As we move towards 2023, this is going to be a serious problem. It is important that our parties are able to consider new approaches that should challenge our political leaders to become leaders and champions of peaceful co-existence. With all the attacks against APC, it has the best potential of coming up with initiatives that can push political leaders to work for peaceful co-existence in the country. This is because apart from being a ruling party with the responsibility of providing political leadership, it is also a party that has committed itself to bringing about political change in the country. As a member of the party, I am always proud to acknowledge the fact that our leaders don’t shy away from recognising problems.
In the current circumstance our nation find itself, recognising the problem should revive the commitment of our leaders for the unity of Nigeria founded on peaceful co-existence based on justice. This should mean that, if in the past our politics overlooks situations whereby political leaders recklessly engage in politics of ethnic hatred, why shouldn’t a party of change take steps to sanction political leaders who promote it? Part of the advantage APC has at the moment over other parties is the fact that we are in the process of reconstituting our leadership at all levels. For the party to be able to exercise this advantage and gain the appeal of Nigerians, it should consider taking all the necessary steps to ensure that ethnic bullies and warlords are disqualified from emerging as leaders at all levels. Or put differently, only candidates with proven commitments to our peaceful existence as a nation will be qualified to hold party positions at all levels.
The disappointing reality is that this may not happen if meetings are not taking place. There is no way any party or any group can come up with the kind of required response without meetings. Through meeting positions of all groups and sections of the country can be considered. We must therefore appeal to our leaders to prioritise the need for meetings and ensure that when meetings hold honest and open debates take place. Without debating and taking all the necessary steps to produce leaders in our parties who are committed to the unity of the country founded on peaceful co-existence based on justice, it is almost predictable that candidates for elections would largely be ethnic bullies and warlords. Once candidates are ethnic bullies and warlords, political competition will continue to be characterised by violence.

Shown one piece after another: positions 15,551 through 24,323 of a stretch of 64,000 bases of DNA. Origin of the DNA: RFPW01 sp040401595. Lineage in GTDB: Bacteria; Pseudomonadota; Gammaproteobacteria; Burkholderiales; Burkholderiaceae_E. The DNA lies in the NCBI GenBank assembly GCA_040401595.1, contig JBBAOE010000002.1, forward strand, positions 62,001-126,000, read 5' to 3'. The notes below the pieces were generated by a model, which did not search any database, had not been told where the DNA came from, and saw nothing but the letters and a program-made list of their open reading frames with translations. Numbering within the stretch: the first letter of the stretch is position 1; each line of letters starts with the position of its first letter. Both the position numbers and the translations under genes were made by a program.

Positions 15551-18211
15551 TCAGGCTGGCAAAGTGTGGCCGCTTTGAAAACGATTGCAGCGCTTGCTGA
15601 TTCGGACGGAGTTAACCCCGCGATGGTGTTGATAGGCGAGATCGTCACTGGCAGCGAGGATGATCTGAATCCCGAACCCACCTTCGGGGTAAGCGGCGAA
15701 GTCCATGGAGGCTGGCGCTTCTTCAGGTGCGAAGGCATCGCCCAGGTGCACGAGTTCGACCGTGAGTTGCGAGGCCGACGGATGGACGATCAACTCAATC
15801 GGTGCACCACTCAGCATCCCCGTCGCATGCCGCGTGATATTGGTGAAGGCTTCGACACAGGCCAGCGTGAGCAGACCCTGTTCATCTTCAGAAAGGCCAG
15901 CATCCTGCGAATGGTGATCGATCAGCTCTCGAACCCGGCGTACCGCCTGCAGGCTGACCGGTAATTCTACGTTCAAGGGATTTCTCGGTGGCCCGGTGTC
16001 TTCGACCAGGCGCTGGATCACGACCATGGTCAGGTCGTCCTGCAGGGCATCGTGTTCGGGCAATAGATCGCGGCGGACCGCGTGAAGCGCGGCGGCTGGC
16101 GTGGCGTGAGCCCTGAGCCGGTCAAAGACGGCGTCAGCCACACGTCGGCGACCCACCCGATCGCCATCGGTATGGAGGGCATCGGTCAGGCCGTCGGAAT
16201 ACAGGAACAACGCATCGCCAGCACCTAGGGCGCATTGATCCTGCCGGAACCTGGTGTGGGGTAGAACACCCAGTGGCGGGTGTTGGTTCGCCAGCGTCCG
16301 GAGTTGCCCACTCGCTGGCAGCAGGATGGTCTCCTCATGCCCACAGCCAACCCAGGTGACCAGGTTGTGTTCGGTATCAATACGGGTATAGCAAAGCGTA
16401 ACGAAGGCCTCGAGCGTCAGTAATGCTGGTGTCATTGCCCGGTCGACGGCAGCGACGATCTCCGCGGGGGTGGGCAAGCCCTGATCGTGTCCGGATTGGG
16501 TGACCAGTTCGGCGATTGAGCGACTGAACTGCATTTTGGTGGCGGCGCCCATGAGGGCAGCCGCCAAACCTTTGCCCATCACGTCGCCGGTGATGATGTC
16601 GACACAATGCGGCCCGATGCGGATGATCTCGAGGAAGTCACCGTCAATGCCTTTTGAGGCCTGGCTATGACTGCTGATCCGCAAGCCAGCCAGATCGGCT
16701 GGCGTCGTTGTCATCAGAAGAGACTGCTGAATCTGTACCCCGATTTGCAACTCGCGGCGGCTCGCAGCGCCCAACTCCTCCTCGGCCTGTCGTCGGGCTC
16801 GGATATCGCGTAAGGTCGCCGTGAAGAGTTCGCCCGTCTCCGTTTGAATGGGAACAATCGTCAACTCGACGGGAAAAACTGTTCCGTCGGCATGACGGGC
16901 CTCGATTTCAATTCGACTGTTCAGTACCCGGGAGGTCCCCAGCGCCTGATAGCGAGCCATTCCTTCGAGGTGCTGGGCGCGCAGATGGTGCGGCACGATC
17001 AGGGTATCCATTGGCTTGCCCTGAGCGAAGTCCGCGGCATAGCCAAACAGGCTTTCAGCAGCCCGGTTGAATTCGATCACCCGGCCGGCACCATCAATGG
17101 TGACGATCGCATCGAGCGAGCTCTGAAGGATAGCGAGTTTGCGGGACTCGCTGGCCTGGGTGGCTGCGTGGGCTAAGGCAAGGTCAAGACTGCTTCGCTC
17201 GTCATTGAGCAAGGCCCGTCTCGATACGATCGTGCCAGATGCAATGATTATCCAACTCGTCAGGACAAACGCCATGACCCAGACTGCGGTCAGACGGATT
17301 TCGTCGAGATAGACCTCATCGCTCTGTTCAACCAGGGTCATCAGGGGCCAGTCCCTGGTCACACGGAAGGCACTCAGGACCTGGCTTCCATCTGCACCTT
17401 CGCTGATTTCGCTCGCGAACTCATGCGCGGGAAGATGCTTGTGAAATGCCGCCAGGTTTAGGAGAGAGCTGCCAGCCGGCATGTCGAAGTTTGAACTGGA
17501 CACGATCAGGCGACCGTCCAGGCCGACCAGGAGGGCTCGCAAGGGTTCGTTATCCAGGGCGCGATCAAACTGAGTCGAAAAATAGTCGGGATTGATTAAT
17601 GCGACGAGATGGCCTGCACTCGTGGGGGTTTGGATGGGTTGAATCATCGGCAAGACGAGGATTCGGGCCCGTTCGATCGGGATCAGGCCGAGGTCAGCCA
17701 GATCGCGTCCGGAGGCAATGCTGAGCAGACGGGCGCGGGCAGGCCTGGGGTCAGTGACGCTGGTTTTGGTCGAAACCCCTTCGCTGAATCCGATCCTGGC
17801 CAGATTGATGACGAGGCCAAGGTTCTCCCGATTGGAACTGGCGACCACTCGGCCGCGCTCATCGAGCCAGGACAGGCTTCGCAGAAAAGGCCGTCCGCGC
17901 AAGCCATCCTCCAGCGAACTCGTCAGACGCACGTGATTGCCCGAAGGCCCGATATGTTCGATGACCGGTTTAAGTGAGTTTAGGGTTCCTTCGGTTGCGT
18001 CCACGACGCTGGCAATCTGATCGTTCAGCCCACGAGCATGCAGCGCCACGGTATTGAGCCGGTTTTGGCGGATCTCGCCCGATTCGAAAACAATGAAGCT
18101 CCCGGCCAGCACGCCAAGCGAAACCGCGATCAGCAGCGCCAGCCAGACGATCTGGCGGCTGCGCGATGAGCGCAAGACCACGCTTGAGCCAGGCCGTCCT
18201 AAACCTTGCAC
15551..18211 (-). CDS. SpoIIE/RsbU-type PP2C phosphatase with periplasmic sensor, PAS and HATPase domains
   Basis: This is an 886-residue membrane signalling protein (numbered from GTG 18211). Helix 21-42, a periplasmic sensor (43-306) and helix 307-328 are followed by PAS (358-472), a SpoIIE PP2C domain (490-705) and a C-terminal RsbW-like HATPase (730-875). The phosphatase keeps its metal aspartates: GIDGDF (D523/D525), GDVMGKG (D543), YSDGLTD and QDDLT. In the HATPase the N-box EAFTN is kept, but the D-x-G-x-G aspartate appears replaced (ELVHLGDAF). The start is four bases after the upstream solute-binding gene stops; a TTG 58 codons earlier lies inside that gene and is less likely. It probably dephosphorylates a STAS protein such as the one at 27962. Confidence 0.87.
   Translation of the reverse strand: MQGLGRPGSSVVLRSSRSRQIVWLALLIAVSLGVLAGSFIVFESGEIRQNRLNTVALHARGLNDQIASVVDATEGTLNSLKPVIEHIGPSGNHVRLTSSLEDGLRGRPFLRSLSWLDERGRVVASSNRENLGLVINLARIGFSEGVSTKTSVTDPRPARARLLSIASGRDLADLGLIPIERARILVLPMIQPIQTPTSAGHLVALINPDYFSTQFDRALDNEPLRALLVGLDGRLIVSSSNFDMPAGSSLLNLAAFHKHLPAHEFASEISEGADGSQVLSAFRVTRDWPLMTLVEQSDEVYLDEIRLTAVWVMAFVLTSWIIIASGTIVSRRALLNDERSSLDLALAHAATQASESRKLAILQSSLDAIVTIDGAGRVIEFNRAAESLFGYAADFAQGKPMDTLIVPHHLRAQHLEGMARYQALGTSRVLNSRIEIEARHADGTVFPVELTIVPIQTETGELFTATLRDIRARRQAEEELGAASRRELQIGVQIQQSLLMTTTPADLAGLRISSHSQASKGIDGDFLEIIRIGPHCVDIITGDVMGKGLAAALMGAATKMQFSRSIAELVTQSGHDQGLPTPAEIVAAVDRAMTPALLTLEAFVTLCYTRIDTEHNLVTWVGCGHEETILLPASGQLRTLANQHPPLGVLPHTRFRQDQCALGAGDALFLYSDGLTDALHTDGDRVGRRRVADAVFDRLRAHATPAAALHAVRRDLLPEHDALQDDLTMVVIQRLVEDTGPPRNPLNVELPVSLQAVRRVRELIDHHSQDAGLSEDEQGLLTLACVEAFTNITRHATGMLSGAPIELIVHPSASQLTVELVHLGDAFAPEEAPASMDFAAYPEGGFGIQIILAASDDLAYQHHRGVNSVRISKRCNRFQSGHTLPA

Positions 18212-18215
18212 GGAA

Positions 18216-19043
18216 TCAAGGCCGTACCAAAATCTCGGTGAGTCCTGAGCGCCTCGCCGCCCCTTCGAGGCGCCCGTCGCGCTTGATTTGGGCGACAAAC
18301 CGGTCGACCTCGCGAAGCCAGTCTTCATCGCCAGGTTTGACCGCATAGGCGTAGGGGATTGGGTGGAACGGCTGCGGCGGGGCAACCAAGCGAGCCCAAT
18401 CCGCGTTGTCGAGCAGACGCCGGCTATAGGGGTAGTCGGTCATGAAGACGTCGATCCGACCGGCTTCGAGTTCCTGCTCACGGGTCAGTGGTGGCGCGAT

As things stand today, issues of national unity and peaceful co-existence are being taken for granted. Largely because they are being taken for granted, it would appear that we only consider initiatives that can guarantee sustainable national unity when there is threat to national peace. Once those threats are lowered, our leaders just returned to status quo even where there are already proposals on the table to facilitate political negotiations. Those proposals simply become shelved and political debates returned to the control of ethnic bullies and warlords. We need to appeal to our political leaders to take all the steps required to move our nation forward, away from these politics of ethnic hatred. The only way our children and Nigerians can be maximally and confidently competitive in every sphere in our contemporary knowledge driven world is when events in our country are inspiring citizens beyond the clamour for ethnic hatred.
Instead of hating each other, can our leaders take steps to begin to push us to love each other? The need to guarantee justice at all times, irrespective of who is affected is about the only route for peaceful co-existence in the country. Once that is compromised, the foundation of our democracy will be eroded. The burden facing our political leaders is to begin to take every necessary step to move our people and our nation from all parts of the country towards ensuring fairness in every part of the country. The basis of fairness must be such that to love ourselves, we must love others. Once we can’t guarantee fairness, we should delete the word love in our vocabulary. Therefore, we must demand that our political leaders should show love to themselves by ensuring fair conduct of all citizens as a basis for citizens’ love to leaders and the nation. Happy Valentine!
*Salihu Moh.Lukman works for the Progressive Governors Forum, Abuja
*This position does not represent the view of any APC Governor or the Progressive Governors Forum